“Sometimes I think I would like to be a word,” poet, essayist, and critic Katha Pollitt has said, “not a big, important word like ‘love’ or ‘truth,’ just a small ordinary word like ‘orange’ or ‘inkstain’ or ‘so.’” What an interesting thought! What word(s) would I choose to be? What poem(s)? What memoir(s)? What work(s) of nonfiction? If I were a library, what books, art, videos, manuscripts would I choose to hold?
Right now, at least, most of us who live in democratic societies are free to investigate a veritable universe of information and creativity—including visual, musical, and written materials that reveal brutal chapters in our past and discomfiting facts about our present. Clashing opinions, bitter exposés, inspirational poetry, poetic prose—all help us build our understanding of this complex and challenging world, to choose what words/thoughts/attitudes we will embrace. They help form our life choices and our own creative contributions.
This issue of Persimmon Tree is a stellar example of the benefits of varied creativity. Humorous, harrowing, uplifting, and engaging—these pages provide a bounty of provoking and engaging artistry and opinion from older women around the world. Along with an arresting array of fiction and nonfiction, you will find a stunning collection of poems from international poets; material from the winners of our 2022 fundraising drawing; a vivid discourse on travel from our guest columnist; a vibrant art section introducing readers to the work of Barbara Dale; brilliant musical performances; and a Short Takes section crackling with examples of “Verbal Lightning”—each Short Takes contribution yet another reminder of the importance of words and word choices.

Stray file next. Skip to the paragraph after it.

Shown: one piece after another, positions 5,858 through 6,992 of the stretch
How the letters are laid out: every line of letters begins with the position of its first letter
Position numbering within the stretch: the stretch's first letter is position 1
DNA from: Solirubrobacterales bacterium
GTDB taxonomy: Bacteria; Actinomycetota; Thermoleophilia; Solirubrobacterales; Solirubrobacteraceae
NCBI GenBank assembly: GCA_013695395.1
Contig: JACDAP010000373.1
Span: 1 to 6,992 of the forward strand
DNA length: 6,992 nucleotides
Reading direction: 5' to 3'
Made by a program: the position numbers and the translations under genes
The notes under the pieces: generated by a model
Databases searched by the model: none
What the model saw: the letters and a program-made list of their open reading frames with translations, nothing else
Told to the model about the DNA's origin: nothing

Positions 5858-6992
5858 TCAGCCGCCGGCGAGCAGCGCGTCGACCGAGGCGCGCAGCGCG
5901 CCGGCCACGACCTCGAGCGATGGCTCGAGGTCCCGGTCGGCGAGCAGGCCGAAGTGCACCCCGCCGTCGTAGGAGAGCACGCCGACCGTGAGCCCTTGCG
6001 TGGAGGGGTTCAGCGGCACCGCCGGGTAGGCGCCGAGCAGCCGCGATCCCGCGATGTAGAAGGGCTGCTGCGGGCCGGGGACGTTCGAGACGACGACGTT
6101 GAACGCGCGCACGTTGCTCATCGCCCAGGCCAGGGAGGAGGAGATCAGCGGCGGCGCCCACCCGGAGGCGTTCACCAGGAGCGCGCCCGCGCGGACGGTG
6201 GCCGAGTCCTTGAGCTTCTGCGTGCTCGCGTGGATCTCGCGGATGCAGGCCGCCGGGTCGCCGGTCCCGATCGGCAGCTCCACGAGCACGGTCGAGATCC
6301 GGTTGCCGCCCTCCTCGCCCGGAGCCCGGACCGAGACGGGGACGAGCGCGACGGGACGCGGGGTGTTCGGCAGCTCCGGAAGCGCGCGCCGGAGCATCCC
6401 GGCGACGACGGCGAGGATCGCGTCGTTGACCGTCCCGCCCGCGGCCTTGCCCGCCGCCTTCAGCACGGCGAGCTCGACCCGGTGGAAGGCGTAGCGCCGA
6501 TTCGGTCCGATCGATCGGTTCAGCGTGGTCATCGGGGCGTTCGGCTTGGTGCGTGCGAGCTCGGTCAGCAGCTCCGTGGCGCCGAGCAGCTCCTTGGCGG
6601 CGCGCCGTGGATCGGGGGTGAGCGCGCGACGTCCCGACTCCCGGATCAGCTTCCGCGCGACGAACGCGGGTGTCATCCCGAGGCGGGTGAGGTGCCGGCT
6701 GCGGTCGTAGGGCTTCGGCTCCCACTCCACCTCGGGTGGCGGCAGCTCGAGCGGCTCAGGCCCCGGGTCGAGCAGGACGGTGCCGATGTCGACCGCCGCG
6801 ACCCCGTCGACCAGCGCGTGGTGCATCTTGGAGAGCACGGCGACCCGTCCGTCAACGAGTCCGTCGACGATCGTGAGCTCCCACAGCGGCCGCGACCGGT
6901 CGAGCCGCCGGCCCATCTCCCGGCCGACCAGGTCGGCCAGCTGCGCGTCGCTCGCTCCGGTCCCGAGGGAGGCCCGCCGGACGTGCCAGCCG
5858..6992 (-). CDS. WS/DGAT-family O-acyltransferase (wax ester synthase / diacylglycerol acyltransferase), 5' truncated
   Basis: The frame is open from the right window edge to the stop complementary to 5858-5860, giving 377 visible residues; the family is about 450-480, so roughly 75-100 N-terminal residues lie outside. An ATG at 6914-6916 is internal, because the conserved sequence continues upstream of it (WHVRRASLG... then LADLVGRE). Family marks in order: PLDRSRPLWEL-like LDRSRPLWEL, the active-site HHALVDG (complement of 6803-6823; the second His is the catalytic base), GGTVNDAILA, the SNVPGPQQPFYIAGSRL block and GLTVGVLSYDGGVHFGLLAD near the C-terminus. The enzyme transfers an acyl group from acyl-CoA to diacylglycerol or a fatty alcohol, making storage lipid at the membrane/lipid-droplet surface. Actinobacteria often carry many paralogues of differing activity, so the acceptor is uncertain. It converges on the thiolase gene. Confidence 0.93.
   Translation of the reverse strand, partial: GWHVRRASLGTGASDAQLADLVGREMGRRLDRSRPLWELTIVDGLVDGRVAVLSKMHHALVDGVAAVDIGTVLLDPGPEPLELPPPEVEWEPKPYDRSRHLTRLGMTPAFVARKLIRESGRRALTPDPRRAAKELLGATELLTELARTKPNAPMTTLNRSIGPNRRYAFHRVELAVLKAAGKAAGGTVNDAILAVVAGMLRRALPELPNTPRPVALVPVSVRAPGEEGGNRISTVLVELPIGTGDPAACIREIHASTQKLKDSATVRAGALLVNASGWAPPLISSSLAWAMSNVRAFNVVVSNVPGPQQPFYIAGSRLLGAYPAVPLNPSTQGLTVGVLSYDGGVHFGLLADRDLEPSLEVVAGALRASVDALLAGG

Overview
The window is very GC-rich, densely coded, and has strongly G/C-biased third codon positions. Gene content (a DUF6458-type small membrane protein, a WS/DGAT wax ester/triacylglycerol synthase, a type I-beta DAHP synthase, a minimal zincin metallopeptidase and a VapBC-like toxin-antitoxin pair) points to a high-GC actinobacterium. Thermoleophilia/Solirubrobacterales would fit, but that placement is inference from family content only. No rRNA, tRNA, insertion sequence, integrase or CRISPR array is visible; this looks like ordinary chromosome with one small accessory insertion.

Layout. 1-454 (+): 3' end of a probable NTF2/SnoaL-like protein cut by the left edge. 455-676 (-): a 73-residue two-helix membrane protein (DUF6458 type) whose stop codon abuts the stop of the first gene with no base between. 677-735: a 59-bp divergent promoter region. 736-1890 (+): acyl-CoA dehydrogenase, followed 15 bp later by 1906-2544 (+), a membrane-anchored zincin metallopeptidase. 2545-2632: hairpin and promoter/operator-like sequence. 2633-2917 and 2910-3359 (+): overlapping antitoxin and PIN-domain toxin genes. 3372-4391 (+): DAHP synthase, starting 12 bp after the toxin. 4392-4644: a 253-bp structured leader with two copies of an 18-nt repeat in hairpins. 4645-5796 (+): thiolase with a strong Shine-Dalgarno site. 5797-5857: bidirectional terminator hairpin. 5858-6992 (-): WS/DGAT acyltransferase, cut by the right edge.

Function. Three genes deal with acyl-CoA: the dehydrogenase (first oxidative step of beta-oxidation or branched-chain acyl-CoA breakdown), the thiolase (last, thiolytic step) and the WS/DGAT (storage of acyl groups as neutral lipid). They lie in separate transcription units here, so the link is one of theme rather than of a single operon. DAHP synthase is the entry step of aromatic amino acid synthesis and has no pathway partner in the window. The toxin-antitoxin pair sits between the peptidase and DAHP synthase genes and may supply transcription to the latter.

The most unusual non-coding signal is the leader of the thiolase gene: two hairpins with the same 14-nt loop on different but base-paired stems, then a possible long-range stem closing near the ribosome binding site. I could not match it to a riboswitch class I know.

We present, too, via the Persimmon Tree Forum, an array of thoughtful and thought-provoking comments from our readers on the increasingly crucial subjects of censorship and book banning—movements that are on the rise in the United States and beyond. These efforts to restrict access to “unapproved” ideas—and the arguments supporting those efforts—bring to mind Ray Bradbury’s novel Fahrenheit 451. Looking toward the future, the author posits a society in which the thoughts provoked by books are considered such threats to order that the protagonist fireman’s principle job is to find and burn all the books that have not yet been destroyed.
Efforts at censorship also bring to mind a creative work by Katha Pollitt, the poem “Silent Letter.” In it, Pollitt describes a girl in the throes of creativity, sitting alone in her room, wondering “how to write/so that what she writes/stays written.” Right now, we all have a say in whether what she, and all others like her, eventually create will not be declared “disturbing” and erased.